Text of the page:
The main challenges to improved farming include:

  • Increased incidence of pests and diseases. This has affected our harvests. The farmers do not harvest as required due to pre harvest looses.
  • The farmers also practise poor farming methods. Most of the farming methods that the farmer’s plant cannot enable the farmers to have sufficient harvest. The farmers grow maize and have reduced crop varieties. The farms have been massively eroded reducing the fertility rate of the soils thus giving low produce or harvest.
  • Lack of good seeds for planting. Frequent droughts have affected the ability of the community to preserve seeds for their planting needs. Due to this the farmers have reduced the size of land under farming and only plant reduced sizes of land.

Tree Planting

The group is currently doing a tree planting program. They however lack skills and knowledge to plant the trees. The lack of water in the area has also reduced the number of trees that the community can plant in a season. Termite infestation is also a big challenge to the tree planting program.

Future Plans

The community seeks to create water security through the building of sand dams. The aim of having the sand dam is to improve the availability of water for farming and improved incomes for the community. The community’s objective is to engage in commercial farming where they will have pieces of farms where they can grow crops for sale and for consumption. Due to the improved water table along the areas where the sand dams have been built the group shall also have shallow wells that will be used to provide water for the farmers and the community at a small fee that will enable the group to generate income and have income for maintenance of the wells.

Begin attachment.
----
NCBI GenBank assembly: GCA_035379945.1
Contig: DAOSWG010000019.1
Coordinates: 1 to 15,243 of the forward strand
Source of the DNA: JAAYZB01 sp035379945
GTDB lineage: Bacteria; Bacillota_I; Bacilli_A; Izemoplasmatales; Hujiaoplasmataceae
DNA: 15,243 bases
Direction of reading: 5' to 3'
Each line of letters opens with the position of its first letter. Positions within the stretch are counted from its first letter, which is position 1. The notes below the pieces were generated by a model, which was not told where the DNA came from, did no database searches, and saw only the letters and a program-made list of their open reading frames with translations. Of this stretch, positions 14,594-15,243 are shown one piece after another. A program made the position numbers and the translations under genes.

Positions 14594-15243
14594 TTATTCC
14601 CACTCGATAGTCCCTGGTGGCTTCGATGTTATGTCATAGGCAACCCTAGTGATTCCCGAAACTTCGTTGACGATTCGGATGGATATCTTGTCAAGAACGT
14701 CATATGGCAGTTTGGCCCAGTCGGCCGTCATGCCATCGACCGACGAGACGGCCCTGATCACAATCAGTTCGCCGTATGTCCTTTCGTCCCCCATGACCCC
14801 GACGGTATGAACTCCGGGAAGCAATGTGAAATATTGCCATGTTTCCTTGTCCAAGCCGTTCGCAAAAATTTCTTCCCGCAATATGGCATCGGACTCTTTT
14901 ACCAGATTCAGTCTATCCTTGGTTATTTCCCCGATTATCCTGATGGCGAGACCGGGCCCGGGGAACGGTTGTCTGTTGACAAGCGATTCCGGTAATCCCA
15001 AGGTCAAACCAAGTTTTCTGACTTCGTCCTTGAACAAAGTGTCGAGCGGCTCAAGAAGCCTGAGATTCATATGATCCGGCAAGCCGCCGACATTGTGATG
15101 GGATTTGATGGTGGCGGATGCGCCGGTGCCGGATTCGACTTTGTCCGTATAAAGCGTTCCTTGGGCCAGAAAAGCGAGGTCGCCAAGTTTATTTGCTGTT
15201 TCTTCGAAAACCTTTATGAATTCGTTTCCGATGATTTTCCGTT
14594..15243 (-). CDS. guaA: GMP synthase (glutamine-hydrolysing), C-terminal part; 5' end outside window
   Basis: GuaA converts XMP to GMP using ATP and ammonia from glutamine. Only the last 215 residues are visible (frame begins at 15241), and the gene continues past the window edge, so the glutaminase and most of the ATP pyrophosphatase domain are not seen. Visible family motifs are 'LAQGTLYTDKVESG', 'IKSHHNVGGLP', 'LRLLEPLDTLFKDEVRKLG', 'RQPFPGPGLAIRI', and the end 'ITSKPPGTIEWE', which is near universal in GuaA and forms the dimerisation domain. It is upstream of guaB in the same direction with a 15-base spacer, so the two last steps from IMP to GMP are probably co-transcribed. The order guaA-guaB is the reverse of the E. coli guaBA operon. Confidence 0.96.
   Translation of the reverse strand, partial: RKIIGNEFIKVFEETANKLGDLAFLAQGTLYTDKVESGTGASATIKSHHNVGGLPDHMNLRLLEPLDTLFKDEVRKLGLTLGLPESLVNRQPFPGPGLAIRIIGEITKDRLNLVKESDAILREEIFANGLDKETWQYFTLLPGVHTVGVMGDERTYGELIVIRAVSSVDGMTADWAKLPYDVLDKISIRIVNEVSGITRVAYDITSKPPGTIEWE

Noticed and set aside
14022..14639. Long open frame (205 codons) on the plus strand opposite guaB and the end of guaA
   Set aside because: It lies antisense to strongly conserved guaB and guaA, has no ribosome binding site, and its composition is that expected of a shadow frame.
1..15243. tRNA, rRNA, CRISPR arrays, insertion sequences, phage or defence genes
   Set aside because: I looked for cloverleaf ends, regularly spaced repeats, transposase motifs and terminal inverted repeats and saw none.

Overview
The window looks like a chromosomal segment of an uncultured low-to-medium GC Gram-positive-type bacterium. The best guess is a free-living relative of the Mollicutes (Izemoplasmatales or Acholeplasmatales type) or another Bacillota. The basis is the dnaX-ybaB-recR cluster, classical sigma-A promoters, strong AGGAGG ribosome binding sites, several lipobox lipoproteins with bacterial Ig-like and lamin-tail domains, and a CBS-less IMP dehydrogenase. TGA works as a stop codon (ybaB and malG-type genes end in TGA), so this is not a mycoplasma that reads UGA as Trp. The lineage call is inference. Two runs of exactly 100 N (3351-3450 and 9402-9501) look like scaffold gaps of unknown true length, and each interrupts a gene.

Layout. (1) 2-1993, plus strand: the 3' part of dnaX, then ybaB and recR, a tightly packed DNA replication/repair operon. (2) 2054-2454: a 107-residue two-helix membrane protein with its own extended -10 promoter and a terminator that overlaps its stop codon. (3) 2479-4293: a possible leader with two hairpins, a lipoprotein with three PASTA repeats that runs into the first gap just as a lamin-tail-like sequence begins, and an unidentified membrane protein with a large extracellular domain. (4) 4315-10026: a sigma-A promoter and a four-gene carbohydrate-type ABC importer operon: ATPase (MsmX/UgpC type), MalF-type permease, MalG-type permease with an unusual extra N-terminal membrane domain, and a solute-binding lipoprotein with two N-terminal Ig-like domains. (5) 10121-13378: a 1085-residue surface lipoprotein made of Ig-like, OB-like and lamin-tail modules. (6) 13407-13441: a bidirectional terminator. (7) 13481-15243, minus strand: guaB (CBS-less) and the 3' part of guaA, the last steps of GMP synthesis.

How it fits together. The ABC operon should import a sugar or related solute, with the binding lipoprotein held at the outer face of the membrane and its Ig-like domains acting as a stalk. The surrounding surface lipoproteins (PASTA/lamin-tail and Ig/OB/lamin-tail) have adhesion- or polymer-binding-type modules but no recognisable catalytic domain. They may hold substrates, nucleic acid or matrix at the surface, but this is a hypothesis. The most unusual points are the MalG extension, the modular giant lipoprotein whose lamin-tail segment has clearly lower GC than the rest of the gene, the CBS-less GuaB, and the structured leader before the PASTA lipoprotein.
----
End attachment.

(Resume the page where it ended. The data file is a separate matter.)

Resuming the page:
The community also seeks to have knowledge and skills that can empower them so as to be able to have resilience against the changing weather patterns in the area.

The community also seeks to establish and improve on their animal husbandry skills through the keeping of dairy goats. This program will help in the improvement of local livestock breeds that can produce more milk and fetch increased income from the sale of the animals.

The community plans to undertake a massive environmental conservation project through terrace digging in areas affected by soil erosion and pasture re establishment along the river banks and farmers farms. They require seeds and tools that will enable them to terrace their lands and knowledge on how to do pasture establishment.

Due to challenge in the geology, a shallow well could not be built at this site. The funds expected to construct a shallow well at Ulaani were therefore used to build a well at another project site. To see the report, click here.

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Project Photos

Project Type

Sand Dam

Seasonal streams (and the sand they carry) are trapped by dams, replenishing the water table and allowing for adjacent hand-dug wells. Almost completely led by community-supplied sweat and materials, and under the supervision of engineers, dams are strategically placed within those dry river-beds. The next time it rains, flood-waters are trapped.

With a sand dam, this trapped sand begins to hold millions of gallons of rainwater. Soon enough, sand reaches the top of the dam, allowing water to continue downstream – where it meets the next dam. The result? A regional water table is restored.